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Transcript: "After the Diagnosis"

Cynthia D. Steele, RN, MPH
Johns Hopkins University Alzheimer's
Disease Center:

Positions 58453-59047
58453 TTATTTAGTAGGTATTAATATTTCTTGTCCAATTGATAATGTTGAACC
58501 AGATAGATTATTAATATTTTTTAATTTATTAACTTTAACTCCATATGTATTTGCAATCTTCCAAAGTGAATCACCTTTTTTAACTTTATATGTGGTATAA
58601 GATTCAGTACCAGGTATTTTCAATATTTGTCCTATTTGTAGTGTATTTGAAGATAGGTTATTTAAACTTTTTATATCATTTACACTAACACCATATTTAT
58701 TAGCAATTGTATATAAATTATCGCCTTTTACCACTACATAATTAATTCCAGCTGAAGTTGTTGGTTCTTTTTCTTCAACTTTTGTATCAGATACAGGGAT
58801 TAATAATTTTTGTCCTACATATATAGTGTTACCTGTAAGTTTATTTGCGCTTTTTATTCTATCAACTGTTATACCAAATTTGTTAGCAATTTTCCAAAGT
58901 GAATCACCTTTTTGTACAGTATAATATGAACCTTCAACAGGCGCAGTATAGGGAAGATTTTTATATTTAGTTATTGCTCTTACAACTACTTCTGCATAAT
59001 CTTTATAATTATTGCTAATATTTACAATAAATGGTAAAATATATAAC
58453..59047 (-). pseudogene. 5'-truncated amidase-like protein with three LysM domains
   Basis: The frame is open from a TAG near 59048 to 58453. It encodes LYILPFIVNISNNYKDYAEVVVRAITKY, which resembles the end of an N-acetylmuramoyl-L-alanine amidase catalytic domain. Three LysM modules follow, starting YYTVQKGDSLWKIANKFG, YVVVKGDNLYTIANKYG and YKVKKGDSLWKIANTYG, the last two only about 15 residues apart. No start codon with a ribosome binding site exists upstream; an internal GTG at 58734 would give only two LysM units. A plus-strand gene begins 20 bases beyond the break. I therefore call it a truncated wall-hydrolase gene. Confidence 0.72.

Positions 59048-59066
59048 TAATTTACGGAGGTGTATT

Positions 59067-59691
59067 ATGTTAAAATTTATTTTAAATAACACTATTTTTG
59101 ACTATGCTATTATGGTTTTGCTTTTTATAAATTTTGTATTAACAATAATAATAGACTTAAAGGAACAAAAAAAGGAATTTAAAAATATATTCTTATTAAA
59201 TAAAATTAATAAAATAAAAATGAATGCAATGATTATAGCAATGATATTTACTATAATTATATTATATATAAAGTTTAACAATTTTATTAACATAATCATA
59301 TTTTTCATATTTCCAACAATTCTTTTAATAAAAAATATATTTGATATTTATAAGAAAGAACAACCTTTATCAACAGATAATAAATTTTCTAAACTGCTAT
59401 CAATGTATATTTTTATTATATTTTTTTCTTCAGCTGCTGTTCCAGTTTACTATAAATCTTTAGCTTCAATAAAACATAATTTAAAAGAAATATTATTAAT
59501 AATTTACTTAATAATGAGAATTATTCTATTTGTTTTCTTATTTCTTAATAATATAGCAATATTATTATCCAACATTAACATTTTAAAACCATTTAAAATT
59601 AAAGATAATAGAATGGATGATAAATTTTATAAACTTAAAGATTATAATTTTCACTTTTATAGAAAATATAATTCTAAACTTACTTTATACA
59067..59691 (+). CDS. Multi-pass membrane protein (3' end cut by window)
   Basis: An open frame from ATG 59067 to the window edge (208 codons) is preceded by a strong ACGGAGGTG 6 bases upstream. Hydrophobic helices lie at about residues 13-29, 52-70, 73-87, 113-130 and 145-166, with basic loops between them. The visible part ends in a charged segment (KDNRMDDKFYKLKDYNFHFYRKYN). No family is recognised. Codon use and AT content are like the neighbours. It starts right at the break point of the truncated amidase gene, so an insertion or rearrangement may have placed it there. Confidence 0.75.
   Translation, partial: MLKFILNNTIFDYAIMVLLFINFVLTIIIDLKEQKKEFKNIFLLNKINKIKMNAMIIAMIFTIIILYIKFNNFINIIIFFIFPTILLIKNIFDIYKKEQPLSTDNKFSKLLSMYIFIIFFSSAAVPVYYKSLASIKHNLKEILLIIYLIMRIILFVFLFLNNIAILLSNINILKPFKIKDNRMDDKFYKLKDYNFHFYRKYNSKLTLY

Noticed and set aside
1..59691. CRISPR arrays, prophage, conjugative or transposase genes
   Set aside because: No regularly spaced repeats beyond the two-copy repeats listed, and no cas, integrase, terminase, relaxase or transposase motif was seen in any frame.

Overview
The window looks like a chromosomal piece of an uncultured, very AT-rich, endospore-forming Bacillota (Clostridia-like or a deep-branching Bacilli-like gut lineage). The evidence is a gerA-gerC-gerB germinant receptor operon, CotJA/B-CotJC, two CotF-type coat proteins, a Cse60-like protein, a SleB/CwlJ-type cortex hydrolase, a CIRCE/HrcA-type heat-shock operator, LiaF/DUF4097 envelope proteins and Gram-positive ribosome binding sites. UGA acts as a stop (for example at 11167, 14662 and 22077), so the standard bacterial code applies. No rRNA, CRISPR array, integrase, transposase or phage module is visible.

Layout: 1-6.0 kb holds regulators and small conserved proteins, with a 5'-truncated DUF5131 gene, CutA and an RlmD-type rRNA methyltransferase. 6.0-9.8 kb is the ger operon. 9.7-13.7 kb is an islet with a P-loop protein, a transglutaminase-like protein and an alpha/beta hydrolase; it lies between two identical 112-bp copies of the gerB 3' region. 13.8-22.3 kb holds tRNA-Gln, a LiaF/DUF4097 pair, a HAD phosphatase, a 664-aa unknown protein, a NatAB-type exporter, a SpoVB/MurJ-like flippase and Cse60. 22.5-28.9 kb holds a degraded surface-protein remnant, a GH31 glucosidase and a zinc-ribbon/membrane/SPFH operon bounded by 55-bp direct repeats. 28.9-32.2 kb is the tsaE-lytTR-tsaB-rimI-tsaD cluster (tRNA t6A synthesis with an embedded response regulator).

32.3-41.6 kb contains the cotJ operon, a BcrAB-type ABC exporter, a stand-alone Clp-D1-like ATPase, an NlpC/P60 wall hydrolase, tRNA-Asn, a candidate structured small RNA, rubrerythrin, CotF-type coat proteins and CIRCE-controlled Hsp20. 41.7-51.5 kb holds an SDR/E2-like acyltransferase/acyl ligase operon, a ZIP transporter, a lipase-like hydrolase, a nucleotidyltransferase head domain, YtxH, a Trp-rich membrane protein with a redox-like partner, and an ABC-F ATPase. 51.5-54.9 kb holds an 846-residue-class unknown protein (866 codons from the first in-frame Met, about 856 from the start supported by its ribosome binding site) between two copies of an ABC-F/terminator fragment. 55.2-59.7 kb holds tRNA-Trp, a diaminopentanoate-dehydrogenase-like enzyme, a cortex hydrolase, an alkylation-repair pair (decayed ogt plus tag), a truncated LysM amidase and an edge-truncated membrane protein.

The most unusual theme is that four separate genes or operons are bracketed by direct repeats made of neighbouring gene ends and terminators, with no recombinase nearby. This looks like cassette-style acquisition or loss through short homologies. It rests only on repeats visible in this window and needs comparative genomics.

If you have received a diagnosis of Alzheimer's disease for your loved ones, there are a number of things to do, but early on there are several that are important. First, if the person is still able to participate in a discussion they should be asked when the time comes that they can no longer make decisions about money or about consenting for health care, who do they want to make those decisions for them. Hopefully, that's someone close to them like you, that they trust. And a power of attorney that's durable, that is, it remains in effect after the person's impaired, will help tremendously in the years ahead. Eventually, some persons will need legal guardianship established for them. But in many states, that's not necessary.

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